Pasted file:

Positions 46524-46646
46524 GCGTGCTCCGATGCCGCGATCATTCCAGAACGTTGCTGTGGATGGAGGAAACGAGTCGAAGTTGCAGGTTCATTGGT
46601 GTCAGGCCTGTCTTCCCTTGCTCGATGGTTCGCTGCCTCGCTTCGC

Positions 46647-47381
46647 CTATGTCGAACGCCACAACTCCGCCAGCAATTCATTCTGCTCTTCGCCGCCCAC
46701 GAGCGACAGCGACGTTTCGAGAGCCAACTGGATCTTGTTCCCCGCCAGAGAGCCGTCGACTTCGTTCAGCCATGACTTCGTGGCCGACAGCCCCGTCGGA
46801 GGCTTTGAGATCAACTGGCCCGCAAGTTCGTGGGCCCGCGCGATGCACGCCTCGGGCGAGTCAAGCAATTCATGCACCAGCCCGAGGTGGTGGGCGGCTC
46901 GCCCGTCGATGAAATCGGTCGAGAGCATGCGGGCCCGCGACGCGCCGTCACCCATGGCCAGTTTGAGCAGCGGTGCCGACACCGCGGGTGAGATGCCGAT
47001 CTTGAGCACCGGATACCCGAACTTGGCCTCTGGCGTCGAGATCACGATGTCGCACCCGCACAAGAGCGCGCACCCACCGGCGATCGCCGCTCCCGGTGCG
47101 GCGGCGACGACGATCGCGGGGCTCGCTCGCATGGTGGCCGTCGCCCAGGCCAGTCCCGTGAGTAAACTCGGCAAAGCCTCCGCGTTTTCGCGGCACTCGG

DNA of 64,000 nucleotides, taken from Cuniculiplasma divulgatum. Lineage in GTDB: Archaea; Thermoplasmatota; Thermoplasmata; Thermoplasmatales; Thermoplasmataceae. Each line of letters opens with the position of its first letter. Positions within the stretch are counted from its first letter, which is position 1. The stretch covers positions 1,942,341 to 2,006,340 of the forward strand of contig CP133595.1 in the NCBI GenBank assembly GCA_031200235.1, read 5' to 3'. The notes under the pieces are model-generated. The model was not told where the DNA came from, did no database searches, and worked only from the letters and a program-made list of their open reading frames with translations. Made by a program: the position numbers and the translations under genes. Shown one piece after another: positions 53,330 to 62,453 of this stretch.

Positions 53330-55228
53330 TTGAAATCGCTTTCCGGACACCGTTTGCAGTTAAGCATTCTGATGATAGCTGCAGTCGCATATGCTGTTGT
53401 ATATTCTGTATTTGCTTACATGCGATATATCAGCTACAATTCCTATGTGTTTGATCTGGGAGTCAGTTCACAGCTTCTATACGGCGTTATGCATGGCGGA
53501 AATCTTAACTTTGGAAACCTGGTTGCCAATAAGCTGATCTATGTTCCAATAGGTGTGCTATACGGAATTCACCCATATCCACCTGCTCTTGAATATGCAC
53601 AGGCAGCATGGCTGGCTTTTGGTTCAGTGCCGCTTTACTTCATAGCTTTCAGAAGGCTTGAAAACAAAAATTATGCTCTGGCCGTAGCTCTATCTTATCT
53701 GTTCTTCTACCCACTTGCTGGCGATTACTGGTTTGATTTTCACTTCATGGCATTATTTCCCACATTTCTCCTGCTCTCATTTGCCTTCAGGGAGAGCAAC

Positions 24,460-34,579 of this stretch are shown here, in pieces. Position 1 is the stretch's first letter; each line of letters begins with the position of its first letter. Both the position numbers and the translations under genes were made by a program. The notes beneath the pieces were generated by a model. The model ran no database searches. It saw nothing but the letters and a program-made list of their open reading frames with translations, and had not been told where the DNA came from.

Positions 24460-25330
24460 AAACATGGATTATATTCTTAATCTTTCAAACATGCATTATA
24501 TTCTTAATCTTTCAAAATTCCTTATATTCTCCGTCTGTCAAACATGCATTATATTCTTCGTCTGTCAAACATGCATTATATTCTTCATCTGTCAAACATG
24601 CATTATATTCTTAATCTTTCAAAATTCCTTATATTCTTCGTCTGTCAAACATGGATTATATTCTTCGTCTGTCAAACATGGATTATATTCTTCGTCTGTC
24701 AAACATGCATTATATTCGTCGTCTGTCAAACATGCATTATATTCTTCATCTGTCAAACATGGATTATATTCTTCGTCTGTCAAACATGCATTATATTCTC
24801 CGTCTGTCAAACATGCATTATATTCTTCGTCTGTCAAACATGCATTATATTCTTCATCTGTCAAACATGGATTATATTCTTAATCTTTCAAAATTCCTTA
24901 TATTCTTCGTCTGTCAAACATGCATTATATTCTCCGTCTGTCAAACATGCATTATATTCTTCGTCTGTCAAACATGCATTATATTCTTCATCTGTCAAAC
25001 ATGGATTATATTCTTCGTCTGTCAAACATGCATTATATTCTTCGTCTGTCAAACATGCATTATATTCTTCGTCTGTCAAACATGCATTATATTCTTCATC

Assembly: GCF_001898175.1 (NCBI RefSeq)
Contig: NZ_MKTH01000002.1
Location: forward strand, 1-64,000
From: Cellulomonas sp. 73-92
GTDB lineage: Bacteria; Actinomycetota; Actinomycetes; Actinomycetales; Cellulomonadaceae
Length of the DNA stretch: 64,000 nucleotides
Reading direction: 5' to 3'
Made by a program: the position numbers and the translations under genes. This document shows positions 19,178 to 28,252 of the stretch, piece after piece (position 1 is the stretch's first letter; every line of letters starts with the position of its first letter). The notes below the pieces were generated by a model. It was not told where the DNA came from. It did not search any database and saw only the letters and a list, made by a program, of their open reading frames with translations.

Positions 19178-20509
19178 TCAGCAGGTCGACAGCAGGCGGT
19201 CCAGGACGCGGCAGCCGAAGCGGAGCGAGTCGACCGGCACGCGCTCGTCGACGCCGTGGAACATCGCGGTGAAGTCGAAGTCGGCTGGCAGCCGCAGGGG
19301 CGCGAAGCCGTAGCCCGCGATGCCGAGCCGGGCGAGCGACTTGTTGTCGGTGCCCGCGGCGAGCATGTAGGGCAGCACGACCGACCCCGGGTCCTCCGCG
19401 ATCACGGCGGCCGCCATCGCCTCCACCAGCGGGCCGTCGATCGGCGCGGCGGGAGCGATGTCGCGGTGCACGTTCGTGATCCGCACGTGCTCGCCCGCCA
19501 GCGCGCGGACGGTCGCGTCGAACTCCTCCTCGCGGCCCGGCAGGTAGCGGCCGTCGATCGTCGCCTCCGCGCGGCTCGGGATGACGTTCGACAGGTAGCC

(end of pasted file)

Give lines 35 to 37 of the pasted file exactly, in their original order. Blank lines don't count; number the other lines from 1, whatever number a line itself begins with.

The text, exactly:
Positions 19178-20509
19178 TCAGCAGGTCGACAGCAGGCGGT
19201 CCAGGACGCGGCAGCCGAAGCGGAGCGAGTCGACCGGCACGCGCTCGTCGACGCCGTGGAACATCGCGGTGAAGTCGAAGTCGGCTGGCAGCCGCAGGGG